Elena Kagan’s nomination to be S.G.

A friend sends this email:

So, I have some friends and fam­ily that want me to start a small rev­o­lu­tion over the nom­i­na­tion of Elena Kagan for Solictor General. What do you think of her?
I am sorta scared that this is def­i­nitely a pre­quel to the replace­ment of Ginsburg. I’m think­ing Kagan is per­haps left of Ginsburg too?
I thought this might be right up your alley.

My response? No: nei­ther Josh nor con­ser­v­a­tives gen­er­ally should oppose Elena Kagan’s nom­i­na­tion to be the United States’ Solicitor General.

Dean Kagan might be more left­ist than Justice Ginsburg or whomever she might replace on the Court (empha­sis on both mights), but being on the left (or on the right) does not dis­qual­ify some­one from being the Solicitor General. To get through this cur­rent nom­i­na­tion, Kagan should demon­strate that she is qual­i­fied to act as the fed­eral government’s advo­cate before the Supreme Court. This includes demon­strat­ing a will­ing­ness to defend the all of the laws of the fed­eral gov­ern­ment, includ­ing the laws she dis­agrees with. She has demon­strated that abil­ity in her nom­i­na­tion hearings.

Josh’s key con­cern isn’t Kagan’s qual­i­fi­ca­tion to be Solicitor General, though. Rather, Josh sus­pects that Kagan, the out­go­ing dean of Harvard Law School, is in line to take a spot on the Supreme Court when the next vacancy occurs. Several legal observers share his suspicion.

Opposing Kagan’s cur­rent nom­i­na­tion would con­tinue a unfor­tu­nate, harm­ful D.C. pas­time. The game—blocking your oppo­nents’ poten­tial Supreme Court nominees—goes some­thing like this.

  1. Identify ris­ing legal stars in the oppo­site polit­i­cal or judi­cial camp.
  2. When a pres­i­dent nom­i­nates these ris­ing legal starts to “pipeline” posi­tions that could lead to a seat on the Supreme Court, fight their nom­i­na­tions with every sub­stan­tive com­plaint and pro­ce­dural maneu­ver you can man­age. (The pub­lic doesn’t pay much atten­tion to this round of the game, so if you want to defeat nom­i­nees that would be hard to oppose in the attention-​​grabbing Supreme Court nom­i­na­tion round, this is your chance. Be sure to oppose the nom­i­na­tions of women and racial minori­ties with zeal.)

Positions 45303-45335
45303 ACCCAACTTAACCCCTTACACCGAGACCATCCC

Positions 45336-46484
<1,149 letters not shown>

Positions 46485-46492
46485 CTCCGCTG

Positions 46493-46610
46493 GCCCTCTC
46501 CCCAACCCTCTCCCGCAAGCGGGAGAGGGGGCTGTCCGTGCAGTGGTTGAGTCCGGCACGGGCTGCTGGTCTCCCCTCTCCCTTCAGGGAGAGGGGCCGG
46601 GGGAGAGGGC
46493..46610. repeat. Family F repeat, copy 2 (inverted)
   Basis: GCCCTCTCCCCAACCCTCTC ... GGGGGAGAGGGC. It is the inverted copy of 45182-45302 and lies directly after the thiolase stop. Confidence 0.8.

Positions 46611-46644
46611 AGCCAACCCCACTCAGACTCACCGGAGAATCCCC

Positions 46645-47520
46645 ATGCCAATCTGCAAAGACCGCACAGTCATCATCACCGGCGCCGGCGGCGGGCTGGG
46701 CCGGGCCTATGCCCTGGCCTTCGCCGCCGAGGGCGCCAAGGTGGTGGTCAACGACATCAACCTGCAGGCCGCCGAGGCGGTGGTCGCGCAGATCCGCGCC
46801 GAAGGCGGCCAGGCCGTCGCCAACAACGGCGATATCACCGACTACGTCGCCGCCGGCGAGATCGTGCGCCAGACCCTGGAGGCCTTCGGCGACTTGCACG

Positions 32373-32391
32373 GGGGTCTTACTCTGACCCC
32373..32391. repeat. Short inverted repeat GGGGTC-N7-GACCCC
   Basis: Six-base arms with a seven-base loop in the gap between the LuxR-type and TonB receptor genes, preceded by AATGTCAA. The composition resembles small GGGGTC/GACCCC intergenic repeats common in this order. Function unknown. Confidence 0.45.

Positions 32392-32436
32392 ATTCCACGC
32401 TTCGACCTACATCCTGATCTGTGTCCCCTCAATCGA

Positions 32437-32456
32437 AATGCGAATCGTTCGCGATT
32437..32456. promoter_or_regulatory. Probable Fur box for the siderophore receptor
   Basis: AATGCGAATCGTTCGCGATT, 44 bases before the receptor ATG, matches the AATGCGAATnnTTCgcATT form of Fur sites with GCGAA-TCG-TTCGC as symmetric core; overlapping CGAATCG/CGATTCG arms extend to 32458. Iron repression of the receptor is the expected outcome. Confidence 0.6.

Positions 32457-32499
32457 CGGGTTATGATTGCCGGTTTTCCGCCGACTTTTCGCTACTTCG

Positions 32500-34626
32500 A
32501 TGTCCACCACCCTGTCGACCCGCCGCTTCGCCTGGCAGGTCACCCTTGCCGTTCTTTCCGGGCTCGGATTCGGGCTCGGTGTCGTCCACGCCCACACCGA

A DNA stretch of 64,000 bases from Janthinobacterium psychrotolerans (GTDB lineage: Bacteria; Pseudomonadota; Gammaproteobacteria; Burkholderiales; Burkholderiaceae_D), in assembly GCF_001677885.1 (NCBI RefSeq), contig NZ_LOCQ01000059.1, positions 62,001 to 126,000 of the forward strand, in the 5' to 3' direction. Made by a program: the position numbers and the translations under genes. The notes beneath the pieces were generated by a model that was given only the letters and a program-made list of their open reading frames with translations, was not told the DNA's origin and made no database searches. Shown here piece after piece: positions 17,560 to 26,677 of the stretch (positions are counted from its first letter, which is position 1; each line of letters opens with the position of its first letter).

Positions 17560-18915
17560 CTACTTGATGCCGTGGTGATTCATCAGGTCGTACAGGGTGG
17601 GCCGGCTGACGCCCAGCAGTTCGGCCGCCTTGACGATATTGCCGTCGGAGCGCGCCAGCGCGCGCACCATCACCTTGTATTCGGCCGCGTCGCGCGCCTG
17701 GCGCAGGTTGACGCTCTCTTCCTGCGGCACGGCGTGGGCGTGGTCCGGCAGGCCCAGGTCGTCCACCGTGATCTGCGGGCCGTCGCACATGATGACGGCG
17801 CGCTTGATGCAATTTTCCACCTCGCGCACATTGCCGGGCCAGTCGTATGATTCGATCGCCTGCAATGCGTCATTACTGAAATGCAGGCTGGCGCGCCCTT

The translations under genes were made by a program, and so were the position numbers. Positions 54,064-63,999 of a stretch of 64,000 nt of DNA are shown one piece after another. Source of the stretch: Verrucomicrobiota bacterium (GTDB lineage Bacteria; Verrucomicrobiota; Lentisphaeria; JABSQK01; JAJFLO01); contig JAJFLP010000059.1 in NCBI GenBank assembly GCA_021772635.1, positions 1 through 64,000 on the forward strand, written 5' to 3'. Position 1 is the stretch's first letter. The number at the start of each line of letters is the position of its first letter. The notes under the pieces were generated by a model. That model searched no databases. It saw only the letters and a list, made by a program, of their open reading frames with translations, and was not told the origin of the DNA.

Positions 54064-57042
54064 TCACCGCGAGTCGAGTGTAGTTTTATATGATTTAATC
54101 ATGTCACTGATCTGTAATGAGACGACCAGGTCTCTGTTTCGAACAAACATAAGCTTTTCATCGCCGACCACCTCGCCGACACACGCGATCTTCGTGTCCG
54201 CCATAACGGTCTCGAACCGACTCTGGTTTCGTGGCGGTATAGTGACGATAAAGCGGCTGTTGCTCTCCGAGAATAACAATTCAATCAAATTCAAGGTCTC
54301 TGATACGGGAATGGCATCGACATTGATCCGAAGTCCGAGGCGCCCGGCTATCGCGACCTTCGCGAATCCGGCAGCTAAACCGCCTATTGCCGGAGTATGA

3. Don’t let your guard down when you defeat one nom­i­na­tion; you can’t let any­one through. That way, the pres­i­dent will be forced to nom­i­nate some­one you like (or at least some­one you like bet­ter than the nom­i­nee you defeated).

President Bush’s nom­i­nees were often the pawns in this game. Peter Keisler’s nom­i­na­tion was defeated this way. Miguel Estrada’s, too. (His par­tic­u­larly dis­taste­ful ordeal was recounted here. It’s note­wor­thy that he has endorsed his Kagan, his for­mer class­mate, in her nom­i­na­tion.) Kagan her­self has been sub­ject to this before. Her nom­i­na­tion by President Clinton, to the D.C. Circuit in 1999, was defeated this way.

But the nation’s judi­cial process is more than a game, and it does not ben­e­fit us when our judges (and those in promi­nent legal posi­tions) are forced through a tit-​​for-​​tat nom­i­na­tion process. Qualified and inter­est­ing can­di­dates get culled from the nom­i­na­tion pool (or never let them­selves be con­sid­ered). Lawyers who might oth­er­wise advance legal debate silence them­selves, fear­ful of cre­at­ing a record for the oppo­site side to ful­mi­nate against. Blameless indi­vid­u­als must endure name-​​calling and invec­tive that is dis­re­spect­ful of them and the judi­cial process.